Tired and weary from five days of intense travel, I reached Cruzita, Ecuador with plans to touch base with the world via cyber cafe then literally crash at my friends’ HOSTAL CRUZITA. Fishermen dotted the beach while awaiting high tide, and artisans peddled their wares along the street. With blinders on, I raced to the cybercafe then hurried back to the hostal.
Later that evening, Raul and Gina urged me to join them for dinner, and we passed the artisans again. Though I was still numb from too much travel, a part of me noted the attentiveness of one of the artisans. Never one to sit back and hope for business, he postured to hopeful attention every time a potential client walked by.
Franklin is not your normal citizen of this planet! Several unique tatoes swirl across the planes of his face, and his close-cropped hair suggests a touch of compliance on one side while the other side juts skyward like a plumed bird ready for flight! One mammoth whorl of bamboo garnishes one earlobe, while the other displays a polar opposite. His rich chocolate eyes hint of wisdom gleaned from difficult trials, though his grand smile trumps all facets of his personality!
Several more interactions occurred before I slowed long enough to peruse his handiwork. It was not his display that prompted my stop; it was his code of honor not to ‘molest’ the pedestrians, though he was always hopeful and attentive. I scanned the items then inspected them closer. “Inka,” he interjected as he proudly pointed his seasoned finger to the copper detail on one necklace.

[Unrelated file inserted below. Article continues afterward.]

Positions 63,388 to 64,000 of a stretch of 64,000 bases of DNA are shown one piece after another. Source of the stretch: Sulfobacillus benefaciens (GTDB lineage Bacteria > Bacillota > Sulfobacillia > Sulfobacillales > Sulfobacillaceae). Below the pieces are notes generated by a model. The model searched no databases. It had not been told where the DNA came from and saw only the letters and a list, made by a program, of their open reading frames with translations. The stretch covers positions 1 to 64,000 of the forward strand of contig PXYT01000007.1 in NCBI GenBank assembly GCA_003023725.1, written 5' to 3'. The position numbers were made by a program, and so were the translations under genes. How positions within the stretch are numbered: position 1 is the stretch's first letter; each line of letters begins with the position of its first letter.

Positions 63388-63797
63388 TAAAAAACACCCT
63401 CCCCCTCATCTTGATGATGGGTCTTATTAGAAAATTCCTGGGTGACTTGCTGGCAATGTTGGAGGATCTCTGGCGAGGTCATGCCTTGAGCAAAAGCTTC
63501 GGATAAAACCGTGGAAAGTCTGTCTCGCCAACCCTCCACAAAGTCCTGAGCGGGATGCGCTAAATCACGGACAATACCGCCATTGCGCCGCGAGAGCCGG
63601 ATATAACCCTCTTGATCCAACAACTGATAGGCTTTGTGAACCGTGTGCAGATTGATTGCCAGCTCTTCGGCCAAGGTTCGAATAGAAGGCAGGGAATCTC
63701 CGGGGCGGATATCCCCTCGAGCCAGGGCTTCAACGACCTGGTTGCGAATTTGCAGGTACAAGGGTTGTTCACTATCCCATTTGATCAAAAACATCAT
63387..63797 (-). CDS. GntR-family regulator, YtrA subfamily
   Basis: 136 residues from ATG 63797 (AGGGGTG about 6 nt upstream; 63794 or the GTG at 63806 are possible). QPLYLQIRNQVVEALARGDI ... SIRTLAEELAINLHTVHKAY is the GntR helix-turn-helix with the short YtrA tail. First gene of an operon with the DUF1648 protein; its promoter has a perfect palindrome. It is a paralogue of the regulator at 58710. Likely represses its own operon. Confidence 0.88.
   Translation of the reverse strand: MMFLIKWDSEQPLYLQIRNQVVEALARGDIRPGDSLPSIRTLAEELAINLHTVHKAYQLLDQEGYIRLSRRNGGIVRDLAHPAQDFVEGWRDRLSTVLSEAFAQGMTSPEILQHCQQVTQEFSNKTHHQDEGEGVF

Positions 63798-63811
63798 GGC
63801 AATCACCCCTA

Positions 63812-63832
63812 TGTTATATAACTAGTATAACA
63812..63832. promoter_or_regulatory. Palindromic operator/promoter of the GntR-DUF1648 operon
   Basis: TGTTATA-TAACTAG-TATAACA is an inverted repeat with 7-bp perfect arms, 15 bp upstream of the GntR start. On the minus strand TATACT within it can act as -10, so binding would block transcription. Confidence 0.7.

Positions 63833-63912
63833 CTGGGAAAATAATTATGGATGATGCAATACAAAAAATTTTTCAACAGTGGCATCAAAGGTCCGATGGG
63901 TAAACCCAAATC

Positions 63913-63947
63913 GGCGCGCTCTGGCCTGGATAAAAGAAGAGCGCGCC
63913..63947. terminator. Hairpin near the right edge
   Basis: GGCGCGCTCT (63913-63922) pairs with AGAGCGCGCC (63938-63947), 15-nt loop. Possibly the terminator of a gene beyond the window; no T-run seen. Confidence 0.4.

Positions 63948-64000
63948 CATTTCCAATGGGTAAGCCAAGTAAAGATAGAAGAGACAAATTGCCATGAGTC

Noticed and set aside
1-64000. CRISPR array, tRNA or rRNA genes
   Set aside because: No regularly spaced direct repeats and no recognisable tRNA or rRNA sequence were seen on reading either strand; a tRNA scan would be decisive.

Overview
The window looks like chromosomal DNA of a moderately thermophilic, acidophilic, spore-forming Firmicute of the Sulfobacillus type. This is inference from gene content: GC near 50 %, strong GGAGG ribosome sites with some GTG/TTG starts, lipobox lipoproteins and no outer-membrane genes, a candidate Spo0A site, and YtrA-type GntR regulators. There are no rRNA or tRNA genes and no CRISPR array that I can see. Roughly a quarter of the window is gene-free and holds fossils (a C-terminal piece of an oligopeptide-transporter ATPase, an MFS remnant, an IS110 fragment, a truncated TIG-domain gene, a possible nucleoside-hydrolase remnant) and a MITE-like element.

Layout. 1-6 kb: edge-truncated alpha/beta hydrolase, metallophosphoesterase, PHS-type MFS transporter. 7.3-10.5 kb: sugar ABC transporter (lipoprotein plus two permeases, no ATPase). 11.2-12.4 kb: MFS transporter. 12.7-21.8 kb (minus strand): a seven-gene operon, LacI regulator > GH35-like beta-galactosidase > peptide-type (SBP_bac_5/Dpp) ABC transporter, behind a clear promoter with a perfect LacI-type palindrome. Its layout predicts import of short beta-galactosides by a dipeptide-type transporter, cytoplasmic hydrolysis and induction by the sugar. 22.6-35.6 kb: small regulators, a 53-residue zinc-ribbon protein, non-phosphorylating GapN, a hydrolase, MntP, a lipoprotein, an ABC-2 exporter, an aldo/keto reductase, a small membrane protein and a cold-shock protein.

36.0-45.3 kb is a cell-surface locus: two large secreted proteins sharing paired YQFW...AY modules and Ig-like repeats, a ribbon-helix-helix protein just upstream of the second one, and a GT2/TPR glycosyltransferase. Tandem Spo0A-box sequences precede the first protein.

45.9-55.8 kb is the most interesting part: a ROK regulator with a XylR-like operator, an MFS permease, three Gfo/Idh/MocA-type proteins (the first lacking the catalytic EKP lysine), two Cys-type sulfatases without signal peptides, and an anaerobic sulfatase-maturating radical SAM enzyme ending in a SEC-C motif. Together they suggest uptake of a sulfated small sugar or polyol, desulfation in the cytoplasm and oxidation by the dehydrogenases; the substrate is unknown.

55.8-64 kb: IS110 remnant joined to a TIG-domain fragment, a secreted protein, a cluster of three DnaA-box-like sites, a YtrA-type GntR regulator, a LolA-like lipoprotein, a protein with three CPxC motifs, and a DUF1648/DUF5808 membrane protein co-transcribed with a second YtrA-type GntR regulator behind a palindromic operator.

I was impressed! I asked where I could find him the next morning; I wanted view his work in the sunlight and to learn a bit more about his life. He smiled and pointed across the street to a tiny tent on the beach !
All was quiet the next morning at Franklin’s tent. Several cooking utensils were nesteled beside one small bowl of dog food for his young puppy, “Torro.” Here lives a man on a pauper’s budget and still cares for his dog; my respect for him doubled.
Franklin’s early years were spent in the Ecuadorian Andes, though he left home as a pre-teenager and has roamed Latin America ever since. He knows and loves not only neighboring Columbia, but also Peru, Chile, Bolivia, Brazil and Argentina.
Like a perennial plant whose survival is dependent on the seasons, Franklin spends a slice of each year in Cruzita. When the tourist season ends, the wind nudges him to a new location somewhere on the grand continent of South America. I am hopeful he will be still be in Cruzita when I return.
If not, the wind will bring him back when time is right. – Z